America, Meet the First Female Combatant Commander

When I first told my husband (who is in the military) about Lori Robinson, he was fairly indifferent.

“Yeah, I heard about that. First infantry commander. Cool.”

“No, she’s in the Air Force.”

“Oh… I was thinking of someone else. What is she in charge of?”

“U.S. Northern Command.”

“She must be a captain.”

“It says here that she’s a general.”

“Oh, she’s a general? Wow. Must be a one-star.”

“Nope. Four-star.”

“FOUR STAR GENERAL?!”

He was duly impressed by that point but his initial incredulity spoke volumes as to how truly remarkable Lori Robinson’s rise has been.

The first woman to achieve four star general status (the highest anyone can rise as a general) was only eight years ago. Robinson joins a very short list of only four other women: two in the Air Force (not including herself), one in the Army, and one in the Navy. There have been no four-star generals in the Marines nor any four-star admirals in the Coast Guard. She was the first female commander of the 552nd Air Control Wing to be frocked (promoted in name but not pay) to the position of brigadier general in 2008. Later this year the Senate will confirm her as the first female to command a major Unified Combatant Command. Robinson would lead Northern Command, one of the U.S.’s six regional combatant commands, created after 9/11 and tasked with defending the homeland. Her position is so high that she answers directly to the Secretary of Defense, Ashton Carter.

And to think that all of this started with a degree in English!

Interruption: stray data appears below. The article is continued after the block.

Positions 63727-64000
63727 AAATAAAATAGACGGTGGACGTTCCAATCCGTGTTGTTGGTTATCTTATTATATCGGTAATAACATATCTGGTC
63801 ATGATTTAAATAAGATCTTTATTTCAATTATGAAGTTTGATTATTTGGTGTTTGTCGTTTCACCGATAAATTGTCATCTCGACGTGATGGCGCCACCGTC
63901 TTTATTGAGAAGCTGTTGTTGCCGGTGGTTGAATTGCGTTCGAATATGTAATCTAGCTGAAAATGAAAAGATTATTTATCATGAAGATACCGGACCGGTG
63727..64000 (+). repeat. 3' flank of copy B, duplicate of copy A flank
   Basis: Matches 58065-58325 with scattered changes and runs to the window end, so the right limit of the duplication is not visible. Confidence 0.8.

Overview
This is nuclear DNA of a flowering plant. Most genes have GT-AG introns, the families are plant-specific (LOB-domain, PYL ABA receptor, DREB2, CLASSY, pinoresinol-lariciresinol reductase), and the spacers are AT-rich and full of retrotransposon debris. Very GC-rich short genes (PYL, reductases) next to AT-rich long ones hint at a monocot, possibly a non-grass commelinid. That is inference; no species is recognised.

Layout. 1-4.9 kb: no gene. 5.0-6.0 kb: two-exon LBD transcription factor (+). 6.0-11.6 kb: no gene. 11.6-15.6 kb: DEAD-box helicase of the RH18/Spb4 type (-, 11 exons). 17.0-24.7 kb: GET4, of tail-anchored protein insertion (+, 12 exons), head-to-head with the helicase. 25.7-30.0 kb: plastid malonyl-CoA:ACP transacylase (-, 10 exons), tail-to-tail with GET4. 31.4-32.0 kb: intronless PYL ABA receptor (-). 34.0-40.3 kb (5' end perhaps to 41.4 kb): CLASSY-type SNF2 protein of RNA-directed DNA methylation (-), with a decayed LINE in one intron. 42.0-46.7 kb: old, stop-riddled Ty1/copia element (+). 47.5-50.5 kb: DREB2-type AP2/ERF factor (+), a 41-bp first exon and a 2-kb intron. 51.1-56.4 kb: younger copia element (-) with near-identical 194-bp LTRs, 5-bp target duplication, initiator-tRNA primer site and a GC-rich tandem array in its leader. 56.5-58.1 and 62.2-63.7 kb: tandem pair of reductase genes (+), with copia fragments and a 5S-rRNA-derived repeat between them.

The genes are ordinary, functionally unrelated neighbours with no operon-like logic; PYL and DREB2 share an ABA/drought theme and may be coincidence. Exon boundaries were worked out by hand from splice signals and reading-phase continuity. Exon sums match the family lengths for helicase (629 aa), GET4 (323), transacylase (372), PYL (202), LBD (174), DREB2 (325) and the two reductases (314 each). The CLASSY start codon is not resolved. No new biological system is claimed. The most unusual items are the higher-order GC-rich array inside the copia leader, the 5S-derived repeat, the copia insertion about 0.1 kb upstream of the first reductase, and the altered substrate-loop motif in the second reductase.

As a student in her early twenties, Lori Robinson entered the Air Force through the University of New Hampshire’s ROTC program. Since then she has held a variety of positions that I do not understand but that sound really cool, such as “Air Battle Manager,” “Chief of Tactics,” and “Deputy Chief of Staff.” She has worked for the Defense Information Systems Agency, the Brookings Institution in Washington DC, and the Pentagon. After making major general in 2011 (a two star general) she shot up to a four-star in only three years. She currently has over 900 flight hours.

I don’t know enough about the Air Force, or the military in general for that matter, to have any real sense of all that she has accomplished or to grasp the scope of what her current responsibilities are. But there are only six regional Unified Combatant Commands (UCCs): Africa, Europe, and the Pacific as well as North, South, and Central United States. The mission of these UCCs is to “conduct operations to deter, prevent, and defeat threats and aggression aimed at the United States, its territories, and interests.” As Illinois Congresswoman Tammy Duckworth put it, “In the military, a combatant command is the ultimate job. It’s the pointy tip of the spear, overseeing the people carrying the rifles and flying the aircraft.”

In other words, Robinson is in charge of a lot of men and a lot of weapons… and that is not something you see very often.

Three years ago, then Secretary of Defense Leon Panetta removed the military ban on women serving combat roles. Three years later, women are being appointed to top combat military positions, placed on national currency, and successfully running for president. Times like these show me just how far America has come.

COURTESY OF U.S. AIR FORCE

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